This is an interesting time to be setting out to lead the BJP team and to carry on Humphrey Rang’s excellent stewardship. We now have the same publisher for BJP and BJCP, Wiley-Blackwell, supplying new energy, ideas and a strong presence across all fields of pharmaceutical and medical research. This means that the two journals can work together to cover the whole of pharmacology. Each journal has been seen as covering a narrower spectrum of pharmacology than we intend and we can now broaden this. We can also make more use of editorial content, drawing on expertise from across the whole spectrum. The intention is both to expand the reach of our publications across the whole field of understanding drugs and to provide a real showcase for pharmacology. The editorial teams on BJP and BJCP are fully committed to these goals and the publishers are geared up to employ innovative approaches to facilitate this, such as compiling joint tables of contents as “virtual themed issues” that can cover both journals. Pushing the translational agenda, “Bench to Bedside”, will become much easier. The thematic concept and the increased use of reviews that we have developed in the last

Editorial HP Rang and JC McGrath

couple of years will be used to the full, and will provide an attractive publication platform for related original papers. It will also allow better integration with the BPS and other meetings programmes. This issue of BJP represents the success of a seamless transition to publication by Wiley-Blackwell. There will now follow a number of innovations in the course of 2009, but a sneak preview, and one close to my own heart, will be the free availability of full colour, which, I believe, will prove a boon and an incentive to publish in BJP for those of us using imaging and other visual technologies. However, the journal’s success depends only partly on what our team does. It will mainly depend on our authors submitting their best work across the whole field. Our job is to encourage them to do that. A troublesome issue is that many of us submit our best papers to either non-specialist general journals, or to narrow specialist journals, with high impact factors. This arises because many in authority, who know little about academic publishing, judge us by this criterion. This is, of course, irrational because the important point about citations or other usage statistics is how many times our own article is cited or read over its life, be it one year or twenty, not the average for the journal in the two calendar years after publication year (the basis of the commonly used impact factor). It looks as if the use of this particular “output measure” may be shifting because, as governments of countries and universities move towards metric-based assessment (e.g. in UK, Australia), they are realising that the actual piece of work is the important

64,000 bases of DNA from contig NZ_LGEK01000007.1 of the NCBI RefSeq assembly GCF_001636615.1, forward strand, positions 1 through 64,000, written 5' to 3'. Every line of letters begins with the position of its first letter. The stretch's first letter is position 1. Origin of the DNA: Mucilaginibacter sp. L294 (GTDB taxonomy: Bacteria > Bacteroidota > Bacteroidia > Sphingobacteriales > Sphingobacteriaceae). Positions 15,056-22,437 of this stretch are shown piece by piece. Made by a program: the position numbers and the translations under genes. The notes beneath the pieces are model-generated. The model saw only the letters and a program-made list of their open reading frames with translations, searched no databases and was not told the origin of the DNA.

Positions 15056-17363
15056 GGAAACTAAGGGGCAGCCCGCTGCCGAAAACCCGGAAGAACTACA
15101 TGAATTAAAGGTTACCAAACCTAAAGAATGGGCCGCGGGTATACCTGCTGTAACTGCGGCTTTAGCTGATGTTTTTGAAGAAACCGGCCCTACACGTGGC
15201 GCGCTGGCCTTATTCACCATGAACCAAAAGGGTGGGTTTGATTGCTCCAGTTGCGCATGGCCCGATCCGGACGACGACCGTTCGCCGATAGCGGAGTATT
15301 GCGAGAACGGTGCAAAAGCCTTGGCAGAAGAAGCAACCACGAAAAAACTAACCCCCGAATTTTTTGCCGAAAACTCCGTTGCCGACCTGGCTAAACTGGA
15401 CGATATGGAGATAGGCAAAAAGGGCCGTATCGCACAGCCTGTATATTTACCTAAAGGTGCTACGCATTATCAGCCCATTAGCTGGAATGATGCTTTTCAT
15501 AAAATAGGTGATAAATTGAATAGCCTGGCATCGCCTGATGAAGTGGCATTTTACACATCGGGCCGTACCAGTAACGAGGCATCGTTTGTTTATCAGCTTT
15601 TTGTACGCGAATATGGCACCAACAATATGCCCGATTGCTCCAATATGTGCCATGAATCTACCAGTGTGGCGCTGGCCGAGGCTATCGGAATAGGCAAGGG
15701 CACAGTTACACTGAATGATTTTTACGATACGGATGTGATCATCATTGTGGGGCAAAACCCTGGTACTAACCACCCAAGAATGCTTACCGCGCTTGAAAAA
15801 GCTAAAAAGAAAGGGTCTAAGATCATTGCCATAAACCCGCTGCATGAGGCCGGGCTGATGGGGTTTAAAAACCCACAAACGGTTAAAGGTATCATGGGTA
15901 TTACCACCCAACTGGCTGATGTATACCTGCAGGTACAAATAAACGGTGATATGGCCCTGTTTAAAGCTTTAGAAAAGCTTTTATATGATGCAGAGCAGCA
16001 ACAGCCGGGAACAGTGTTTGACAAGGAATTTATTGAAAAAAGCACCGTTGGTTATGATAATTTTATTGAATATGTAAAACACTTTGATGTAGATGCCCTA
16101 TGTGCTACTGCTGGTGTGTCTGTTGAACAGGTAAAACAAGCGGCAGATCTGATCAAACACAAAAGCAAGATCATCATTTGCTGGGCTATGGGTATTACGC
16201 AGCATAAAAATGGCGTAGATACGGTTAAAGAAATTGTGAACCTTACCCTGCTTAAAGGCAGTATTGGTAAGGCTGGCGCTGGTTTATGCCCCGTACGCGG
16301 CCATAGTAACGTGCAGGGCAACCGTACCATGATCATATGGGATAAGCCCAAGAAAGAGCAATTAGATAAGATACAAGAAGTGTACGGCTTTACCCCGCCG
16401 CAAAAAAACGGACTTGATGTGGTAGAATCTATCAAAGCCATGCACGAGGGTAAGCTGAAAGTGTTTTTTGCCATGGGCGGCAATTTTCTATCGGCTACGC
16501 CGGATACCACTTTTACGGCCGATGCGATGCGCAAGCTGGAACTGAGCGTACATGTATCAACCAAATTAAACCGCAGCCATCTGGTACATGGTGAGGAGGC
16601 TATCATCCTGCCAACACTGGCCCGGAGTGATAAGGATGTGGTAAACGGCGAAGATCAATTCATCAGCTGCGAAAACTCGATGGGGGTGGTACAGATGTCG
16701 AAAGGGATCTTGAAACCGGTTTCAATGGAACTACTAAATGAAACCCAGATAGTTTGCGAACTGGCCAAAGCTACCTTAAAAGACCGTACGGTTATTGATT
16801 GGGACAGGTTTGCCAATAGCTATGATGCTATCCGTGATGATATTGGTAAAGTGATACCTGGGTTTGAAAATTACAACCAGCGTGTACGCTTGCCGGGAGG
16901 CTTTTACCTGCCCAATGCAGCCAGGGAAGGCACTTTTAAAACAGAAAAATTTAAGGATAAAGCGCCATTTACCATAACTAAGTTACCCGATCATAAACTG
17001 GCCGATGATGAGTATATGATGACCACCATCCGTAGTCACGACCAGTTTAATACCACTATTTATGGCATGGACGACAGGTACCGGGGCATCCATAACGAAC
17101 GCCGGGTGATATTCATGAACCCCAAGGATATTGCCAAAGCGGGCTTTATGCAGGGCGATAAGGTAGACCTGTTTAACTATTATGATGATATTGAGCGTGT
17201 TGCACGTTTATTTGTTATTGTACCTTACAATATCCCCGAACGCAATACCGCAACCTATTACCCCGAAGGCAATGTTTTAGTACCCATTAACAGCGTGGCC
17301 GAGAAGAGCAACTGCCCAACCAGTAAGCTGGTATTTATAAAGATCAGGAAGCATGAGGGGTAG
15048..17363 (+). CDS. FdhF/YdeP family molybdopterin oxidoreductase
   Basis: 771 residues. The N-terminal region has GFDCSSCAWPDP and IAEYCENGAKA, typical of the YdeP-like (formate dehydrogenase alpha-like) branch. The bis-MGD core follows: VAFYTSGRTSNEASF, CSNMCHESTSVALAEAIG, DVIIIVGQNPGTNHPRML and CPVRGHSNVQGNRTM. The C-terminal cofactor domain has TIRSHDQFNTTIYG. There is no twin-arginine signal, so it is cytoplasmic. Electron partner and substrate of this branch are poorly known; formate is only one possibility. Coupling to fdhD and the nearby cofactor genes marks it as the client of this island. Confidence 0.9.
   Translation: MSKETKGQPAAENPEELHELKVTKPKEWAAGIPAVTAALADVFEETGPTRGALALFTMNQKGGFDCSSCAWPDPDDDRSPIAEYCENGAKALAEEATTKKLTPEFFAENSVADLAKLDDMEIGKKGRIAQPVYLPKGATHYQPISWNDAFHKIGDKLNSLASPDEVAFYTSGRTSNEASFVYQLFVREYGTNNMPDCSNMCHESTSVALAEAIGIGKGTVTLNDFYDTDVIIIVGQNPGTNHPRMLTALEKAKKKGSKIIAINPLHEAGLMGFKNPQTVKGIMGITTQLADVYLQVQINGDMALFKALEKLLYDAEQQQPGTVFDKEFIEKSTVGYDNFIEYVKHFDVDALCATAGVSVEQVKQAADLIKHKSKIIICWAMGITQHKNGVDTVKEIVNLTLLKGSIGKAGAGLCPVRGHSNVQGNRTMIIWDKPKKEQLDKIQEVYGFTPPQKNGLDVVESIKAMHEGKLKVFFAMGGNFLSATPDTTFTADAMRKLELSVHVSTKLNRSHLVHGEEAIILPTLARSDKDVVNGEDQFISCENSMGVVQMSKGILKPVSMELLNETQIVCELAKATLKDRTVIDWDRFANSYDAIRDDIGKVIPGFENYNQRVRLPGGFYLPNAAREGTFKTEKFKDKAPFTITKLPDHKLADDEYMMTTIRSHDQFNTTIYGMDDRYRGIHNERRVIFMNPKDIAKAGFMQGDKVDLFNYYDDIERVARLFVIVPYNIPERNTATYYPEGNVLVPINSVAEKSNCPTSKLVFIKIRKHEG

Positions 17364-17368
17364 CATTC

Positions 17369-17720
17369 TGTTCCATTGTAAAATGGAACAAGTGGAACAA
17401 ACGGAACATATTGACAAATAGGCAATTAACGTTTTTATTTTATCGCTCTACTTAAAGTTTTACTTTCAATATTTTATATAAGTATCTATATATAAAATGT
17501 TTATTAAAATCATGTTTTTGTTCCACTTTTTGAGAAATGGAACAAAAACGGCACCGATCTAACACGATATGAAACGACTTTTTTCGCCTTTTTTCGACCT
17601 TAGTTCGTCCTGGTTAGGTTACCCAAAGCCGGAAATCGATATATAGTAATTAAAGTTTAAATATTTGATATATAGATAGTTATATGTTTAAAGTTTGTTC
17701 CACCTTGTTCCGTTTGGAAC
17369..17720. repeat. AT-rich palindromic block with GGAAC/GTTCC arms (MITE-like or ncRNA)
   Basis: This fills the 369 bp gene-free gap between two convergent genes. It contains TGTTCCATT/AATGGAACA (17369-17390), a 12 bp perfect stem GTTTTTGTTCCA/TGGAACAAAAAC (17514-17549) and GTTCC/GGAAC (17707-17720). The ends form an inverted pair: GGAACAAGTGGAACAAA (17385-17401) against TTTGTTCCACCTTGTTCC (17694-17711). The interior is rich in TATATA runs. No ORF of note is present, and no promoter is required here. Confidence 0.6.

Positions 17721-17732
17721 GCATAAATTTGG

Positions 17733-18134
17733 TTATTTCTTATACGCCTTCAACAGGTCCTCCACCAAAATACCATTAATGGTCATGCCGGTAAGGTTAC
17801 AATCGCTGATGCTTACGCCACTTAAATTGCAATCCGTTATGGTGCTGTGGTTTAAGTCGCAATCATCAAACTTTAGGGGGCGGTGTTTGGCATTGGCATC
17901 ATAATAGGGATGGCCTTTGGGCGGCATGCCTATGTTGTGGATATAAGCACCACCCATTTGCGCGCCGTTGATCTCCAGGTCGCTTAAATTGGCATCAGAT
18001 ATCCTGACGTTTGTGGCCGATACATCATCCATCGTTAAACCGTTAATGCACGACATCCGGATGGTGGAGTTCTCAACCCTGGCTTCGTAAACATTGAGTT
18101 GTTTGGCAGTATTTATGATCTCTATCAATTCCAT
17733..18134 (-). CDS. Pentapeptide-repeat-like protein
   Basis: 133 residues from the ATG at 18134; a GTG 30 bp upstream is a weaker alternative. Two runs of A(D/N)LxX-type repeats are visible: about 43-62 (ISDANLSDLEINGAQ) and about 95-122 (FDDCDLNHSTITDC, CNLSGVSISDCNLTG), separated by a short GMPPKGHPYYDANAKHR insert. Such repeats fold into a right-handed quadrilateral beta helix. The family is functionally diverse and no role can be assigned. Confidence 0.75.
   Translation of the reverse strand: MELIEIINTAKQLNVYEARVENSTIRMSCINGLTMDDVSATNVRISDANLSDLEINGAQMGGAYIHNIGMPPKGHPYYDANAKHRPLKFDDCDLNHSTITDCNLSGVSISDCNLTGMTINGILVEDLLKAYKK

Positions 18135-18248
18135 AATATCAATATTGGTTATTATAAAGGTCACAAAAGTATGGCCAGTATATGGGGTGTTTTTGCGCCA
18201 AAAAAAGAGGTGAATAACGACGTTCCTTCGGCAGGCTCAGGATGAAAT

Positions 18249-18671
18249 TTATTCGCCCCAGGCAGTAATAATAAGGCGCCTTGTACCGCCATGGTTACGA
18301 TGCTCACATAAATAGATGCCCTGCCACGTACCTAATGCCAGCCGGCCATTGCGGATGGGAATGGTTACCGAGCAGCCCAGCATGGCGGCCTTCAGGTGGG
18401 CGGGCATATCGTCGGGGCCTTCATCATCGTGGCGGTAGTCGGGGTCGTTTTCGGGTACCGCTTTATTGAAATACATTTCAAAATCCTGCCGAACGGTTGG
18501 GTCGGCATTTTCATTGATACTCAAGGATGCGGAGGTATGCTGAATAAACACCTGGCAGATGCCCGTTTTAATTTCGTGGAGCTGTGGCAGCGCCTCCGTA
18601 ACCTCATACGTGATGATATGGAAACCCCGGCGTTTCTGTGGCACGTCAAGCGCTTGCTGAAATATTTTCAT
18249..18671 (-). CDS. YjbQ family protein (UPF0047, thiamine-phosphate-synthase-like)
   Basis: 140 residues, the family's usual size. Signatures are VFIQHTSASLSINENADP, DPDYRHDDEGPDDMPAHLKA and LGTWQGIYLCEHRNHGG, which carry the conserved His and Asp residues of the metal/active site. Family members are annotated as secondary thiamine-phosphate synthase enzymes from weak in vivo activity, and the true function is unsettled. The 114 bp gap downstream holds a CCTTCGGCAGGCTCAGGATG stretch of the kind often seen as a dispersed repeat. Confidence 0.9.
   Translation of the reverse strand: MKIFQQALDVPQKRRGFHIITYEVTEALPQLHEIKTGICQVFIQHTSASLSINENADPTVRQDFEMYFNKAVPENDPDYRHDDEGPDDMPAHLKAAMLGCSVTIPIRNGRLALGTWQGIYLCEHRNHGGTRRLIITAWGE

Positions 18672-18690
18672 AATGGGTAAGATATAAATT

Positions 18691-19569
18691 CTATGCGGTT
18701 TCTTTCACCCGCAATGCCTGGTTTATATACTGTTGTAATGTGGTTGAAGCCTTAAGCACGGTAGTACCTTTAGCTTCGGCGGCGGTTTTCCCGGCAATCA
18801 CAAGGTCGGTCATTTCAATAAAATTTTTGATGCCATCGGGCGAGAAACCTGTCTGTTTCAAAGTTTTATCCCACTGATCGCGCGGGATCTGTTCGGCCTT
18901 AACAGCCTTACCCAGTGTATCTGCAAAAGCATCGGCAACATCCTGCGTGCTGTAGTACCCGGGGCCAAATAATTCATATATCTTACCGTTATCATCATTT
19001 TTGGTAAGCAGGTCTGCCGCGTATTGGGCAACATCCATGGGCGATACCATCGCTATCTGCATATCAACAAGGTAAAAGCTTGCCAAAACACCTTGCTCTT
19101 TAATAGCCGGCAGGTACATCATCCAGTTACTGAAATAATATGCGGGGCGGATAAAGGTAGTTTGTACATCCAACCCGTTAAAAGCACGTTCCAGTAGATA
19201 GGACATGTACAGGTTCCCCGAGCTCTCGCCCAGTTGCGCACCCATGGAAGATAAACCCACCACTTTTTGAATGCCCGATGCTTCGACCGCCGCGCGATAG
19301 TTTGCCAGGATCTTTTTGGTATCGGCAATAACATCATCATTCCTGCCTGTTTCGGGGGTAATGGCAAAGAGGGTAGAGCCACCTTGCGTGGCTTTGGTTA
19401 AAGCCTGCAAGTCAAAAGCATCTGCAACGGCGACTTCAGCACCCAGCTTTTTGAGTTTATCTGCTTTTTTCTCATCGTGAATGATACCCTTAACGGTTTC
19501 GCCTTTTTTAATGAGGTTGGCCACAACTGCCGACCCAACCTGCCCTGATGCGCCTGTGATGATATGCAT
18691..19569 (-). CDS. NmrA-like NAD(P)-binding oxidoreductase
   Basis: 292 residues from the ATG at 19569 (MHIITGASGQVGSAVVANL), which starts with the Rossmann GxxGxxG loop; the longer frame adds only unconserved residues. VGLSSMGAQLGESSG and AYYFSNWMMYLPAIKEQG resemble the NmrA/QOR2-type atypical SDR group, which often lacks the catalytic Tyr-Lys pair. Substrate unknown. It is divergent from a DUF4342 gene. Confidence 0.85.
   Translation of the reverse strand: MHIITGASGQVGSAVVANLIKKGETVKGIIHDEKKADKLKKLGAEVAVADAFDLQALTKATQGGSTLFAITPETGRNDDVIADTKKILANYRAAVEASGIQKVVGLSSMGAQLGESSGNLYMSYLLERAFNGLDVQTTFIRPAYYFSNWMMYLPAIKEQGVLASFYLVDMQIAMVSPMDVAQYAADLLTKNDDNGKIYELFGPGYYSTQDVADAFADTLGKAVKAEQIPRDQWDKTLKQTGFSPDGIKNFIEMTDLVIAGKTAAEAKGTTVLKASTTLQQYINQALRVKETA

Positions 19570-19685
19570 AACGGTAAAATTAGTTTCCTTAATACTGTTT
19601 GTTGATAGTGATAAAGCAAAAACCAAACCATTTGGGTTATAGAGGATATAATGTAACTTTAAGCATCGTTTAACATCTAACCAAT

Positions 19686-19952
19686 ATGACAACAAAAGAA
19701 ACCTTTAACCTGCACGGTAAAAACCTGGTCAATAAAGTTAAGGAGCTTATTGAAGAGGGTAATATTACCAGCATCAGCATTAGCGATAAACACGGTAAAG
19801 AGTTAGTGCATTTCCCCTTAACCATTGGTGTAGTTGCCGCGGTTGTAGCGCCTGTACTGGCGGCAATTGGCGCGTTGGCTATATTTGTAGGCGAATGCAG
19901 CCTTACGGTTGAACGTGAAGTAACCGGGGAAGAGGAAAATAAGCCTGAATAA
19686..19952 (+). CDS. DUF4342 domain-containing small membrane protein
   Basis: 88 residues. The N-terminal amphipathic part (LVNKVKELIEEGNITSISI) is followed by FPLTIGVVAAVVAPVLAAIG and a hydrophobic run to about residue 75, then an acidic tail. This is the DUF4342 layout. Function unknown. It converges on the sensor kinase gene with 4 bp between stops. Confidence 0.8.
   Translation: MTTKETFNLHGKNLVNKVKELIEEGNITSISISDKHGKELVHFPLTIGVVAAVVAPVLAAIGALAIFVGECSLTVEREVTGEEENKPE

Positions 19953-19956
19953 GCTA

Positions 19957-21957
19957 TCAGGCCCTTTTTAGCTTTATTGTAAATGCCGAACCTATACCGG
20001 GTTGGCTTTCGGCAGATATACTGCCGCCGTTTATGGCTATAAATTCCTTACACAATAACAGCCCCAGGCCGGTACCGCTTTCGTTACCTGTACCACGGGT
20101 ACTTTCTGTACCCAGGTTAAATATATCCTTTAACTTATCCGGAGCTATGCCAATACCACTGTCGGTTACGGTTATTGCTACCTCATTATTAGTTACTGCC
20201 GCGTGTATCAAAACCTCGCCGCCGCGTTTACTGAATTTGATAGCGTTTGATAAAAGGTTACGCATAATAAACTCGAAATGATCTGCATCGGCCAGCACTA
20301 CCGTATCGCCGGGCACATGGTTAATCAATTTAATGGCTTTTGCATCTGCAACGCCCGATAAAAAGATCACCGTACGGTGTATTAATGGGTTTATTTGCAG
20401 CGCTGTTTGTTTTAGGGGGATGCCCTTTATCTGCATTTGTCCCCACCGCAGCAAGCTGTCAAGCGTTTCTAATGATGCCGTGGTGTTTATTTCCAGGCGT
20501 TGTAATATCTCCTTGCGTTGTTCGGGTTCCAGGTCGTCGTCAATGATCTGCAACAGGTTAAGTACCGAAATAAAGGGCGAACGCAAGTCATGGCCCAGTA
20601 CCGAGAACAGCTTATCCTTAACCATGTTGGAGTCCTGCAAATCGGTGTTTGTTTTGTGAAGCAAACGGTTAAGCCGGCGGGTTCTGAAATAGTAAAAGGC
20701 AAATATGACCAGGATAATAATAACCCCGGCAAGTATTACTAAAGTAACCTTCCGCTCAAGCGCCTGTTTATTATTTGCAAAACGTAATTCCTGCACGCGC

thing. For example, they are now looking at such measures as the “H-index”, which evaluates the individual scientist by the citations of their work. Of course there will always remain an element of kudos in the journals in which the articles appear. In this respect, BJP retains a reputation for high standards that we should be proud of. So we are doing all we can to ensure that BJP, with BJCP, evolves into the leading international platform for publication in pharmacology. Please join us in this by sending us manuscripts of your best work on any aspect of drug research.

References Alexander, S.P.H. Mathie, A. & Peters, J.A. (2008). Guide to receptors and channels (GRAC), 3rd edition. Br J Pharmacol, 153 (Suppl. 2), S1–S209. Alexander, S.P.H. & Randall, M. (2007). Cannabinoids and their actions. Br J Pharmacol 152, 557–558. Cuthbert, A.W. (2006) A brief history of the British Pharmacological Society. Br J Pharmacol 147, S2–S8. Lawrence, A.J. Beart, P.M. & Kalivas, P.W. (2008). Neuropharmacology of addiction—setting the scene. Br J Pharmacol 154, 259–260. Mackie, K. & Ross R.A. (2008). CB2 cannabinoid receptors: new vistas. Br J Pharmacol 153, 177–178. McGrath, J.C. & Cowan, D.A. (2008). Drugs in sport. Br J Pharmacol 154, 493–495. Pugsley, M.K. Authier, S. & Curtis, M.J. (2008). Principles of safety pharmacology. Br J Pharmacol 154, 1382–1399. Vallance, P. & Smart, T G. (2006). The future of pharmacology. Br J Pharmacol 147, S304–S307.